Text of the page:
The floor creaked at the top of the stairs, and I glanced up from my laptop to see my 8-year-old son standing there; one hand on the railing, the other on his tummy. “I can’t sleep”, he said, “I’m hungry”.
Just 30 minutes before, he crunched through a bedtime snack of apple slices. Two hours earlier he wolfed down his supper of spaghetti and meatballs, green salad and a glass of milk. Not to mention he’d also eaten breakfast, lunch and a snack or two during the day. Yet his growling tummy urged him out of bed.
He snapped a banana from the bunch in our fruit bowl, and perched on the edge of his chair at the kitchen table to peel it.
Watching him eat, I wondered what it would be like to feel truly hungry. And yet I was thankful that neither I – nor my son – would likely have to experience true hunger in our lifetime, unless by choice.
Recently I watched the 2013 film Living on One Dollar (available on Netflix), where four American friends made that choice. Embarking on a two-month journey to rural Guatemala, they chose to live in extreme poverty on a dollar each a day, like many of the 300 community members of Peña Blanca where they settled. For us, bananas are a staple eaten every day – a convenient snack between meals. For the four friends, bananas became a luxury they could indulge in, if and when their budget allowed.
With hunger as a constant companion, eating a banana became an experience – if not an obsession – that engaged all the senses. “Everything about a banana just brings me joy here,” one of the friends remarked as he paused to give his banana a once over before peeling it, “I just take a bite and savour it each time like it’s the best bite of banana I will ever taste.” Then, taking a nibble from the end, he shared his strategy to make sure the top of the banana is even after every bite, which “slows down your eating too.”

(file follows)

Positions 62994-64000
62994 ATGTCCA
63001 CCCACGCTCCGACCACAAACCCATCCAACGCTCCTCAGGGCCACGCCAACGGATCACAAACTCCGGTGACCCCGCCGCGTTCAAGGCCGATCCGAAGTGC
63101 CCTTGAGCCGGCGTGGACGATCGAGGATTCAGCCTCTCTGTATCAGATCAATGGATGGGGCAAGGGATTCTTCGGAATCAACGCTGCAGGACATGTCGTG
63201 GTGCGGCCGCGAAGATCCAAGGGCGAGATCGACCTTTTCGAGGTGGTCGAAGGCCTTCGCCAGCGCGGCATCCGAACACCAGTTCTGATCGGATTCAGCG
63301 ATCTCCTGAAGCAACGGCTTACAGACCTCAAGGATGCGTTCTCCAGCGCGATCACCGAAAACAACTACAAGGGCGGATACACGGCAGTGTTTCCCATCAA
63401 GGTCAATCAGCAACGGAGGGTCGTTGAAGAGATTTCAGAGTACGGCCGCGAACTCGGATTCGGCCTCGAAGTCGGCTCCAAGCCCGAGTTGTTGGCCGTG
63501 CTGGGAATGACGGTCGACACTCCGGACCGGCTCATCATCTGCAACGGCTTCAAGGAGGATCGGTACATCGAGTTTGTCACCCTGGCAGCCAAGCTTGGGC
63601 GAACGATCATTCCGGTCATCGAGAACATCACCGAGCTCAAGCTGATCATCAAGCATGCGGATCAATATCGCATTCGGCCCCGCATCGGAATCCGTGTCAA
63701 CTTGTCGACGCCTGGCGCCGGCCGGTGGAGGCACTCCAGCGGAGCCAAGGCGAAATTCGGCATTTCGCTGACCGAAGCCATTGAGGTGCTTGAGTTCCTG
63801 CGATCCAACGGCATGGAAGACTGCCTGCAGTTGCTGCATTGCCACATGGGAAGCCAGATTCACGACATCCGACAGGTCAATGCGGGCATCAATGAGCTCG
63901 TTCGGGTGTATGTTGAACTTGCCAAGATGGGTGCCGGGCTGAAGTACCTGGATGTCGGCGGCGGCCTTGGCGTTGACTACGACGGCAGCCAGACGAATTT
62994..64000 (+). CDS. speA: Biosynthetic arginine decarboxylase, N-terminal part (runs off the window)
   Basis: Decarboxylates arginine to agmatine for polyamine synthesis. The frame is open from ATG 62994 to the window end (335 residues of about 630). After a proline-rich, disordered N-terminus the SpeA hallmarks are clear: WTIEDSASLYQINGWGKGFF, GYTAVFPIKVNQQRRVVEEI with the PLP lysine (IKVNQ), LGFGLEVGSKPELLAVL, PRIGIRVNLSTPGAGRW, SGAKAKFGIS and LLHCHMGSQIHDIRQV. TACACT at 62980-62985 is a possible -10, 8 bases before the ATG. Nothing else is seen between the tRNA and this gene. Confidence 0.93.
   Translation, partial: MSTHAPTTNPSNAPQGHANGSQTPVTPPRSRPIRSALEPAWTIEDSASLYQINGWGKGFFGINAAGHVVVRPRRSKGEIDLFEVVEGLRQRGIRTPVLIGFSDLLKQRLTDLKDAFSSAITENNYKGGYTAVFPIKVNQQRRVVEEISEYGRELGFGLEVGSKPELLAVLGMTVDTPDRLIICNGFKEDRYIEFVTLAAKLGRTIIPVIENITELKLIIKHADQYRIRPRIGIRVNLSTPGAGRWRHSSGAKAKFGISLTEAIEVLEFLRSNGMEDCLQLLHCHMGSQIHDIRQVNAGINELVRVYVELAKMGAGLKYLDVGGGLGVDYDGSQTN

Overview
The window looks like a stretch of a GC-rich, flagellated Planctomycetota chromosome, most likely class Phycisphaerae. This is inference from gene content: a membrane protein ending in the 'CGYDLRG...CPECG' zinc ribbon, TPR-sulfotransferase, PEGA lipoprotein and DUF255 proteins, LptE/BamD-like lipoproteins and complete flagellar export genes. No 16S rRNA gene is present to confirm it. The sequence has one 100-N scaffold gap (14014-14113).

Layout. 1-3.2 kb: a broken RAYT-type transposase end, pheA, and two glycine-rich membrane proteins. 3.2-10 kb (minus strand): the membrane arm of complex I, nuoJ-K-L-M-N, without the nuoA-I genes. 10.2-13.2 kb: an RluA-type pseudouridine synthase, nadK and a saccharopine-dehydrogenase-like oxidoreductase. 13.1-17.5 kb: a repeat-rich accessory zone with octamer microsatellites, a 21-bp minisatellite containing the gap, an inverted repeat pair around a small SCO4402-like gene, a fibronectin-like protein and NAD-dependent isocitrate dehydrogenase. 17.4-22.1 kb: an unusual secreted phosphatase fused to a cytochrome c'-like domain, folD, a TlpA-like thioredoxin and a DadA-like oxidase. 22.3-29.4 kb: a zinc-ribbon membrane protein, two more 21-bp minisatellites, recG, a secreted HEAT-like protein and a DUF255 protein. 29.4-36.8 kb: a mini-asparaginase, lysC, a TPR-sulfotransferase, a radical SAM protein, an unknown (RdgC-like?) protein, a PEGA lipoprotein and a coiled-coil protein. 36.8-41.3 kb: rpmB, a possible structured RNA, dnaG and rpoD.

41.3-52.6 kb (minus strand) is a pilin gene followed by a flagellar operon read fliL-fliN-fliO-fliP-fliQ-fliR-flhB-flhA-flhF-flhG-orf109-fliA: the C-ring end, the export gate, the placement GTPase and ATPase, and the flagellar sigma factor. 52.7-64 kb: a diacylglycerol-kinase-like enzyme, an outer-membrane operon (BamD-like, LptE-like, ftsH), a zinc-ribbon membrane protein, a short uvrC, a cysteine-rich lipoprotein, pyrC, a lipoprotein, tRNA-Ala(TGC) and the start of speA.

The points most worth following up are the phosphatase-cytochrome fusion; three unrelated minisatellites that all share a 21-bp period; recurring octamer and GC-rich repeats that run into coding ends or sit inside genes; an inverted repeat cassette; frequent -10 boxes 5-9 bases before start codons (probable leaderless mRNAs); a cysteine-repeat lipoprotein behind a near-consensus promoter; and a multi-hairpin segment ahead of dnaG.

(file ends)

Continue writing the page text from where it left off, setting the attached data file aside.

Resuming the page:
I watched my son as he munched on his banana, his mind less on appreciating the taste and texture of the fruit than on other distractions. In terms of his build, one might say he’s a stick; “slim” I tell him, and wonderful the way God made him. Wearing his swim trunks he’s a geometry lesson in boney angles – knees, elbows, shoulder blades – and you can see each protruding rib.
But while he looks thin, he gets three healthy meals and several snacks, each day. And he’s tall. In contrast, undernourished children are often short (See 5 Things I Didn’t Know About Malnutrition). Stunting – slowed growth and development – is the primary indicator of long-term undernourishment. My son would tower over his Guatemalan peers; in fact my 5-year old daughter would rival most hungry children twice her age for height.
It’s not surprising, given what the children of Peña Blanca have to eat. As little girls swipe their fingers around the inside of their dinner bowls and lick them to capture every last morsel, their father explains, “When there’s no food, the kids don’t grow. They don’t even have the energy to play. They’re just laying there because they only eat salt and tortillas. There is no nutrition.”
Even at 8 days on a diet of about 500 calories each – still more than some of the members of the community – the American friends were lethargic, head rushes were increasingly common, and one experienced a full on fall.